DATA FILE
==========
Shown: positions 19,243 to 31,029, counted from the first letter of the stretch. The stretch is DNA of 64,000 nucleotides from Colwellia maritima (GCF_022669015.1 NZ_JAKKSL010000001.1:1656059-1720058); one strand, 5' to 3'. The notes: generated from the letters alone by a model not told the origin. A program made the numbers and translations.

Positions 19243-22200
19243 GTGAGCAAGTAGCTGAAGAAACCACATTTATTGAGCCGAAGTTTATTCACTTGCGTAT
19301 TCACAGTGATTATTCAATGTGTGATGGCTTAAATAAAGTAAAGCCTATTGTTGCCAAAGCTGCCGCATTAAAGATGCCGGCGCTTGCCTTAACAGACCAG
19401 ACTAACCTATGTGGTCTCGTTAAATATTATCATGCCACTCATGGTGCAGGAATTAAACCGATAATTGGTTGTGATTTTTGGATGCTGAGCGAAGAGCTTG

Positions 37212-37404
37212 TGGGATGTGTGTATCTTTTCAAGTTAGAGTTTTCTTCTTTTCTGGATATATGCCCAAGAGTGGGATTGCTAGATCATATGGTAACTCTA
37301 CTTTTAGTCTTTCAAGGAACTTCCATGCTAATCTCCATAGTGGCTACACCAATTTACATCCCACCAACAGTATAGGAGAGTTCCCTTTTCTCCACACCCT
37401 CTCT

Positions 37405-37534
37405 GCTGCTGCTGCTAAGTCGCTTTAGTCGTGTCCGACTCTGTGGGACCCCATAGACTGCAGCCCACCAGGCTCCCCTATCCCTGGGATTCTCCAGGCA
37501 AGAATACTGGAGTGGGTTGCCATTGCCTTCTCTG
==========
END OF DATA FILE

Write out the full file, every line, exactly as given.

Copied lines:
Shown: positions 19,243 to 31,029, counted from the first letter of the stretch. The stretch is DNA of 64,000 nucleotides from Colwellia maritima (GCF_022669015.1 NZ_JAKKSL010000001.1:1656059-1720058); one strand, 5' to 3'. The notes: generated from the letters alone by a model not told the origin. A program made the numbers and translations.

Positions 19243-22200
19243 GTGAGCAAGTAGCTGAAGAAACCACATTTATTGAGCCGAAGTTTATTCACTTGCGTAT
19301 TCACAGTGATTATTCAATGTGTGATGGCTTAAATAAAGTAAAGCCTATTGTTGCCAAAGCTGCCGCATTAAAGATGCCGGCGCTTGCCTTAACAGACCAG
19401 ACTAACCTATGTGGTCTCGTTAAATATTATCATGCCACTCATGGTGCAGGAATTAAACCGATAATTGGTTGTGATTTTTGGATGCTGAGCGAAGAGCTTG

Positions 37212-37404
37212 TGGGATGTGTGTATCTTTTCAAGTTAGAGTTTTCTTCTTTTCTGGATATATGCCCAAGAGTGGGATTGCTAGATCATATGGTAACTCTA
37301 CTTTTAGTCTTTCAAGGAACTTCCATGCTAATCTCCATAGTGGCTACACCAATTTACATCCCACCAACAGTATAGGAGAGTTCCCTTTTCTCCACACCCT
37401 CTCT

Positions 37405-37534
37405 GCTGCTGCTGCTAAGTCGCTTTAGTCGTGTCCGACTCTGTGGGACCCCATAGACTGCAGCCCACCAGGCTCCCCTATCCCTGGGATTCTCCAGGCA
37501 AGAATACTGGAGTGGGTTGCCATTGCCTTCTCTG